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Love and Mercy PDF Print E-mail
Written by Sheila Seacroft   
24 07 2015

ImageDirected by Bill Pohlad

‘Even the happy songs sound sad,' remarks one of the Beach Boys early on in this surprising and original film about Brian Wilson. And that's the nub of those bouncy, dynamic songs of innocence, just as it's the paradox of Wilson's bland, nerdy exterior and the turmoil inside. Like a less manic I'm Not There, where Bob Dylan was represented by a wide slew of very different actors, Pohlad has chosen to present his story with two very unalike figures as the protagonist. Paul Dano is a shoo-in for Brian of the 60s, his saggy, open, not-very-bright looking face under its unflattering pudding basin haircut unnervingly recognisable. It's a face that can erupt into pure joy or form a blank mask that can't understand its own misery.

But it's not just clever impersonation. Dano gives a subtle and moving performance as a man of fragile stability who is a victim to his emotions and to his obsession with perfection, forever tweaking the elements on the recording studio for the perfect sound - he even gets the exact number of hair grips fixed onto the piano strings for right quality of twanginess for what was to become Good Vibrations. These recreations of studio sessions are, incidentally, a real musical treat.

Interlaced with the 60s we see the wrecked figure Brian has become in the 80s, played now by John Cusack, a strange choice, you might think, with his pointy face and mannerisms. In fact I very soon ceased to care or even noticed how unlike a) Wilson or b) Dano he looked. He might not literally quite have the chops for the role but he convincingly captures the restless haunted soul Brian had now become. His downright nasty father beat him as a child and then, as his manager, tried to control his artistic output as an adult, and lo and behold 20 years later Brian's found himself a father substitute in slimy psychotherapist Eugene Landy, played with the usual gusto by Paul Giamatti. Hugely enjoyable but a bit too preposterous with his wavy mop of hair and creepy grin, I never quite believed in this bloke, but Landy appears to have had total control over Brian, whose genuine psychotic state brought about by a deadly combination of childhood trauma and recreational drugs in the good old 60s and 70s is exacerbated by toxic overdosing of his medication, with what appears to be criminal intent by Landy. But, and here the fairy tale element comes in, he's saved by the love and persistence of a good woman, Melinda Ledbetter, played by Elizabeth Banks, whom he meets trying to buy a car.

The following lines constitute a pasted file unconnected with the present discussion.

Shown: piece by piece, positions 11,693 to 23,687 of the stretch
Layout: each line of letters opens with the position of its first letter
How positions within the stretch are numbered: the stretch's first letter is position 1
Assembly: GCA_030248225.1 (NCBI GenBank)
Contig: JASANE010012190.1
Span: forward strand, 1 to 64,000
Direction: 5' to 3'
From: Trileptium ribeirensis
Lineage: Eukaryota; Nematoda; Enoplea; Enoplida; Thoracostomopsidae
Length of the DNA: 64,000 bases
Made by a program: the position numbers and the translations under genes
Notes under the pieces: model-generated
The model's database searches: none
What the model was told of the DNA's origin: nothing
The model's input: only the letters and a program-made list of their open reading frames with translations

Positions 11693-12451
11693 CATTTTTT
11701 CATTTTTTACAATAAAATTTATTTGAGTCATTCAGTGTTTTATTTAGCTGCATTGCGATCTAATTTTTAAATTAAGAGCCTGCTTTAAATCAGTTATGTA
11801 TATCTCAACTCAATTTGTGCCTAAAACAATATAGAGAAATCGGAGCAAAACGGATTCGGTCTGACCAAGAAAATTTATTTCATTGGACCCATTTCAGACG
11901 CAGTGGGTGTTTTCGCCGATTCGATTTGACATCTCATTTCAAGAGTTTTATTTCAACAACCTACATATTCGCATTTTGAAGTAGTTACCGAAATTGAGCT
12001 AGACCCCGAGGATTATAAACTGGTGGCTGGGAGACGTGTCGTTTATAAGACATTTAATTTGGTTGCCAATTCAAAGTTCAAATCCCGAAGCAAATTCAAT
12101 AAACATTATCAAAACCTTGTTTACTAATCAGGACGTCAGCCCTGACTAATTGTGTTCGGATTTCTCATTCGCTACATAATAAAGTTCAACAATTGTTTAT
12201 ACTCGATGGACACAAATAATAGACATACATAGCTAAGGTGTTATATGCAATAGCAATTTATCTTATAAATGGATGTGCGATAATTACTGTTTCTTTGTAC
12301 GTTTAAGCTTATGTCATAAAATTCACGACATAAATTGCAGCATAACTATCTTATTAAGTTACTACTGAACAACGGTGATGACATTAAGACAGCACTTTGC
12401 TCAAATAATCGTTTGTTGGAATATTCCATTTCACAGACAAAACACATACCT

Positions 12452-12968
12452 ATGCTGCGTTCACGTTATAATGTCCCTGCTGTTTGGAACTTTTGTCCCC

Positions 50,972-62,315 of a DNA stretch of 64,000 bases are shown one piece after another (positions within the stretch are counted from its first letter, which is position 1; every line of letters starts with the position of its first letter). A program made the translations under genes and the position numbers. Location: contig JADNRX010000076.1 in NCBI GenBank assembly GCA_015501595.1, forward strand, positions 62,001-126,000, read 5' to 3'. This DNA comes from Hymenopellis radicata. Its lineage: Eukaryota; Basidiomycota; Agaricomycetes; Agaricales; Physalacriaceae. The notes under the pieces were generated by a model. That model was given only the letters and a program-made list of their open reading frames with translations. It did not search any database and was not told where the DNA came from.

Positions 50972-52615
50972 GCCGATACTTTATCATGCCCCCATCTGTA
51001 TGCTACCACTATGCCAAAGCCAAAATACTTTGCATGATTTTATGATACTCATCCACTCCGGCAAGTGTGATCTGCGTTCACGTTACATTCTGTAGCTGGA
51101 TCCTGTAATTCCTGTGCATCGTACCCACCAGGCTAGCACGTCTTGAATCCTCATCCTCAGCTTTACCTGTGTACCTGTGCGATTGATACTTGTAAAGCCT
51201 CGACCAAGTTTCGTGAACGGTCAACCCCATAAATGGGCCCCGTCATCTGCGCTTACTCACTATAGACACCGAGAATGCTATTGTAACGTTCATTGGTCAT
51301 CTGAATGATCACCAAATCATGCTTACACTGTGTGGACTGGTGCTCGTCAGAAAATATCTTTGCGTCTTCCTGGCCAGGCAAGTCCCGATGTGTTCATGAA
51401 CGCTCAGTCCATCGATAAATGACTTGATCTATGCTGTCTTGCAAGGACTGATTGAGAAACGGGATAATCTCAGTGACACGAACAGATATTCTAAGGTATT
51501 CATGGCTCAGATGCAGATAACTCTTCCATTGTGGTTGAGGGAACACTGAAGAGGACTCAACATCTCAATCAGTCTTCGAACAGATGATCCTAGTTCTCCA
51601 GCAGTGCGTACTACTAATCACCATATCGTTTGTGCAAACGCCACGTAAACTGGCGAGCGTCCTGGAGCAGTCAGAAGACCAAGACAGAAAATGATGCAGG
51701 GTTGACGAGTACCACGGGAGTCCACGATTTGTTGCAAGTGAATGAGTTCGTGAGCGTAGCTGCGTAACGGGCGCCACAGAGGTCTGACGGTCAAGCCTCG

As it draws towards its unlikely, almost Hollywood ending, it's hard to wonder if the second half of the life of Brian was sentimentalised, and if it can all have been as simple as that. But, to the notes of Wouldn't it be nice' - that innocent dream of what adult life might bring, from the old straightforward days of sun and surf - as this older, still innocent, gets his heart's desire at last, it's hard not to feel just glad at a happy ending for once. As the credits roll we get the first glimpse of the real Brian, twenty more years older, the bland face shattered by experience, singing Love and Mercy, two attributes which he seems to have missed out on for so long.

Seen at Tyneside Cinema, July 2015

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